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Nationalities in English

Expressing nationalities in English can be a little confusing. There are exceptions to some grammatical rules for political or historic reasons.

Nationalities are expressed in the following ways:

  • Country
  • Origins
  • Adjective
  • Language
  • Describing a group 

Generally speaking, you must use a nationality with a plural verb. This is because you are referring to all people with said nationality. 


  • Italians make incredible wine. 
  • The Chinese have a New Year festival that lasts up to 16 days.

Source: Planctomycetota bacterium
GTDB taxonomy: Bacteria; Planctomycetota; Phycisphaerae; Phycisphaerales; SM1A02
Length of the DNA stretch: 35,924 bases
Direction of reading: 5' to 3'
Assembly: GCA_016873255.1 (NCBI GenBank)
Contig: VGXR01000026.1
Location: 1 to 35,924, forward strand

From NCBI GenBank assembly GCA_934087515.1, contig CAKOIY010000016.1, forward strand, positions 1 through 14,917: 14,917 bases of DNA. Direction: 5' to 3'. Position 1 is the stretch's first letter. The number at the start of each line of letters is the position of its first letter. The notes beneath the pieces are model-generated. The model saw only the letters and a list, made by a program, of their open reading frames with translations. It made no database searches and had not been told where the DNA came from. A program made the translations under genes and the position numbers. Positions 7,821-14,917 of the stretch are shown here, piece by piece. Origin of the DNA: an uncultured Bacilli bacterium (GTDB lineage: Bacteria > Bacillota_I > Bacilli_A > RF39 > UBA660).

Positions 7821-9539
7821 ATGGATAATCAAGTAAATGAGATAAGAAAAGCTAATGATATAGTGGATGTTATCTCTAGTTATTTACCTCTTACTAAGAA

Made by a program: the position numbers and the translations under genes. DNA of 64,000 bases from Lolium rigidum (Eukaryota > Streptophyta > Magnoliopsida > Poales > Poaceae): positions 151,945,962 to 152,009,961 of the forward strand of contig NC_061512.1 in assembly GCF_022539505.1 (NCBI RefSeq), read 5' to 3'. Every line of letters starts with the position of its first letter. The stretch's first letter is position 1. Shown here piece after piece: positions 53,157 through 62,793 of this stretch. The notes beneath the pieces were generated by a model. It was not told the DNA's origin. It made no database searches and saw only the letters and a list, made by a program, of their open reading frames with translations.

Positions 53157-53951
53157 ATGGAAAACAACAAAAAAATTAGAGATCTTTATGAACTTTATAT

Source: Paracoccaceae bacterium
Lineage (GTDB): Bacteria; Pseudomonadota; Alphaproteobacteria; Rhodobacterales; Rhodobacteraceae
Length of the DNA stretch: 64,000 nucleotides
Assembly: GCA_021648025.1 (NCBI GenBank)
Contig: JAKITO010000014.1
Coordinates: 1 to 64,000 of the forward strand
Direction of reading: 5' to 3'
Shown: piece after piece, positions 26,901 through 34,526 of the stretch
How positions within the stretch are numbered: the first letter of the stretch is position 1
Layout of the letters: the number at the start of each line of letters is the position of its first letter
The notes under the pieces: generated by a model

As we mentioned, there are some exceptions to how nationality is expressed. In a historical and political context, sometimes the grammar-appropriate expression has taken on a racist association. Therefore, they should be expressed in a different way to be sensitive to the nationality referred to. 


  • Instead of ‘a Pakistani’, say ‘someone from Pakistan’.
  • Instead of ‘an African’, say ‘an African person’ or ‘someone from Africa’. 

Typically, the suffixes -ish-ese and -an are used to express nationality. However, when referring to specific cities, there are some additional exceptions to suffixes. 


City Adjective Noun
London London Londoner
New York New York New Yorker
Cape Town Cape Town Capetonian
Brighton Brighton Brightonian
Sydney Sydney Sydney-sider
Paris Parisian Parisian
New Delhi New Delhi Delhite
São Paulo São Paulo Paulistano


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